Polio eradication is within sight
Significant progress was made in eliminating polio during the 1990s, and now eradication of this terrible disease is within sight. In 1988 a global goal of eradicating polio by the year 2000 was set. Because of the vision, hard work and commitment of dozens of donor organizations, and national and local governments, the world is close to eliminating one of the most debilitating and deadly infectious diseases.
Long one of the most feared diseases, polio is a highly contagious viral infection that in severe cases can lead to respiratory failure, paralysis, and death. Prior to the development of a vaccine in 1955, polio paralyzed or killed more than a half million people every year. There is no cure for polio, and more than half of all cases of the disease are in children under age three. The only effective way to way to prevent and eliminate polio is through worldwide immunization.
As a result of the efforts of the World Health Organization, Rotary International, UNICEF and a host of other partners, reported cases of polio fell from an estimated 350,000 at the beginning of the 1990s to around 5,000 at the end of the decade. Through one of the largest international public health campaigns in history, two to three million children have been spared from the effects of polio.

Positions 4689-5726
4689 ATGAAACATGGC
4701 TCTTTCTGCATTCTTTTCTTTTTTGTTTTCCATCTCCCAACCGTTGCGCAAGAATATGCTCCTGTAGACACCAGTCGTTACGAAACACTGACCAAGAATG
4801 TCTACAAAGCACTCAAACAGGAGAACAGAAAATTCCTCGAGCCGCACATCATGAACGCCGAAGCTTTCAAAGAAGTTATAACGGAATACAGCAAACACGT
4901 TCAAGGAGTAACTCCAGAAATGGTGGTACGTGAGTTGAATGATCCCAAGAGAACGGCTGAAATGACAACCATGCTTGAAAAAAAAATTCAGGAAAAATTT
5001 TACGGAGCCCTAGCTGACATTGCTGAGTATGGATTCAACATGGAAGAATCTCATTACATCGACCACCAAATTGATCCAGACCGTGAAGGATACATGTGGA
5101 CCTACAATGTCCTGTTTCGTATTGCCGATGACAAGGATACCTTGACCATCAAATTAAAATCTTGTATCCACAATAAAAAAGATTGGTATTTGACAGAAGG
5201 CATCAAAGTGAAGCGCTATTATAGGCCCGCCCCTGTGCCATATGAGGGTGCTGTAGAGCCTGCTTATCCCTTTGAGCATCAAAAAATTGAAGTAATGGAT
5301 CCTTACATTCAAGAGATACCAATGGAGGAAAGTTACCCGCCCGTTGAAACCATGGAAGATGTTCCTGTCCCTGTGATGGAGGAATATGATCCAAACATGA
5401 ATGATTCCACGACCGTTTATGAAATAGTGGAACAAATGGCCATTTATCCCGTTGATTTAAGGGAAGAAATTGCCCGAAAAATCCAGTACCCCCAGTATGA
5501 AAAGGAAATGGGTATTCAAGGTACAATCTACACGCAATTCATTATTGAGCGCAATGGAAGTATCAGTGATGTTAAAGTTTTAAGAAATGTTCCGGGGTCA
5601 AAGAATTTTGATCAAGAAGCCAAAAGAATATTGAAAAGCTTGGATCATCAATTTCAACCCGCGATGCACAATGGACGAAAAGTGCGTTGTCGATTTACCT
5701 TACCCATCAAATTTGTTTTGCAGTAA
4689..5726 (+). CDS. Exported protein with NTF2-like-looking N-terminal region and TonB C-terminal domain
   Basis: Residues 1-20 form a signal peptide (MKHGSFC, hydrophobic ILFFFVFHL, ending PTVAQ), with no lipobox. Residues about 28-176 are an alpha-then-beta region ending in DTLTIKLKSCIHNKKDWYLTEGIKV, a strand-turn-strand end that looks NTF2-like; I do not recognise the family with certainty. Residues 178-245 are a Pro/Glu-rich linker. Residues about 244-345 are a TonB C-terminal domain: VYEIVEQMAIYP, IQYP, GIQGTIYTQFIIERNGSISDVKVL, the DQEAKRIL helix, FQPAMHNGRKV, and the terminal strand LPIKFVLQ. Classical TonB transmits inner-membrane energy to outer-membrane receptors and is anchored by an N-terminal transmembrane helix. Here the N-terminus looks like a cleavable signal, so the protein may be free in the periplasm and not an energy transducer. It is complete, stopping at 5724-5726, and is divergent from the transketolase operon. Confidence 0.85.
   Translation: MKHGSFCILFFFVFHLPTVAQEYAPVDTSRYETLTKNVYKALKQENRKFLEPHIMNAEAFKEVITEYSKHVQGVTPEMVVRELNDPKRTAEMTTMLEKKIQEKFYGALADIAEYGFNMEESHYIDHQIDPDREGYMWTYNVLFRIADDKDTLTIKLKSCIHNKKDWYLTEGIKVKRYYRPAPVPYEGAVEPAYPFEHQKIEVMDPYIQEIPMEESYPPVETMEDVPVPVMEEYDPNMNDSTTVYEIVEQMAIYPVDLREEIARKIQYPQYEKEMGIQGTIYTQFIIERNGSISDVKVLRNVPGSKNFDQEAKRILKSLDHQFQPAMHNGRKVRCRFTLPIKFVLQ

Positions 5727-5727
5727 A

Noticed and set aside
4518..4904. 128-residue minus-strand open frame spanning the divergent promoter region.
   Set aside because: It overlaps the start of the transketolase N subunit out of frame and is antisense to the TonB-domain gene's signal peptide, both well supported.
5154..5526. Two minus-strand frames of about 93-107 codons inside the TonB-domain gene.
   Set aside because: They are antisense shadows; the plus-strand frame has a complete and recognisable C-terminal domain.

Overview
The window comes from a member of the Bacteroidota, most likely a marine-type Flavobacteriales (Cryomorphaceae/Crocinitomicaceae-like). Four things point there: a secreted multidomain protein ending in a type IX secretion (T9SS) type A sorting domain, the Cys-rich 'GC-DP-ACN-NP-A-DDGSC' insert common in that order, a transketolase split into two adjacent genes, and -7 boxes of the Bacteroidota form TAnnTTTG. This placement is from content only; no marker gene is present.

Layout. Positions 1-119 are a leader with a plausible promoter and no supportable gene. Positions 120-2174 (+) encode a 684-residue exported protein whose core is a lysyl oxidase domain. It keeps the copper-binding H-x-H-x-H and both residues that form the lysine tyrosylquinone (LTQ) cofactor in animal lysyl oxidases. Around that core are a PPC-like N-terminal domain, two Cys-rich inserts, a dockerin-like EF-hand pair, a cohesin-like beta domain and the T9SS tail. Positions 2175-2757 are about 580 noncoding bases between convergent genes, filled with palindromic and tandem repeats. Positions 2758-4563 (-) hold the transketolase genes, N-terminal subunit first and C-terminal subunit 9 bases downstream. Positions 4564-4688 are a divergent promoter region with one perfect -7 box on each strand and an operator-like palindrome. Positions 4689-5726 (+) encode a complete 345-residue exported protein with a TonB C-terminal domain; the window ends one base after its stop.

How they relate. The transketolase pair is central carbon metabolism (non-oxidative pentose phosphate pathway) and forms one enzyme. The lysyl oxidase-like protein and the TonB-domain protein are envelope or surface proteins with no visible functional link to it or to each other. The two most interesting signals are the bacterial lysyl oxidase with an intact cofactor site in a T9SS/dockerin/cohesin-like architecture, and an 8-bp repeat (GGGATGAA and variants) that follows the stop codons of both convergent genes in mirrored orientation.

Much of this progress comes from the success of well-coordinated National Immunization Days (NIDs). Organized through governments and communities around the world, NIDs are responsible for vaccinating almost two billion children in the last five years. In one week alone last year, more than 70 million children were immunized during a synchronized polio vaccination effort involving 17 West African nations.
North and South America have been officially certified as polio-free and Turkey remains as the only European nation reporting cases in the last year. The number of countries still affected by the disease has dropped from 125 to 20, the majority of which are now mainly concentrated in Central and Southern Asia, and West and Central Africa.
Complete elimination of the disease will require that every child has been fully immunized, and that every country remains free of any new cases for at least three years. Once this occurs and immunizations are no longer needed, the savings from polio eradication are estimated to be around US $1.5 billion per yearfunds that can be used to address other important public health priorities.
The worldwide effort to eradicate polio is at the critical final stages. With one last intensified commitment of resources and effort on the part of governments, donor organizations and individuals, polio could be wiped out by the year 2005, following small pox as the second disease to ever be eradicated.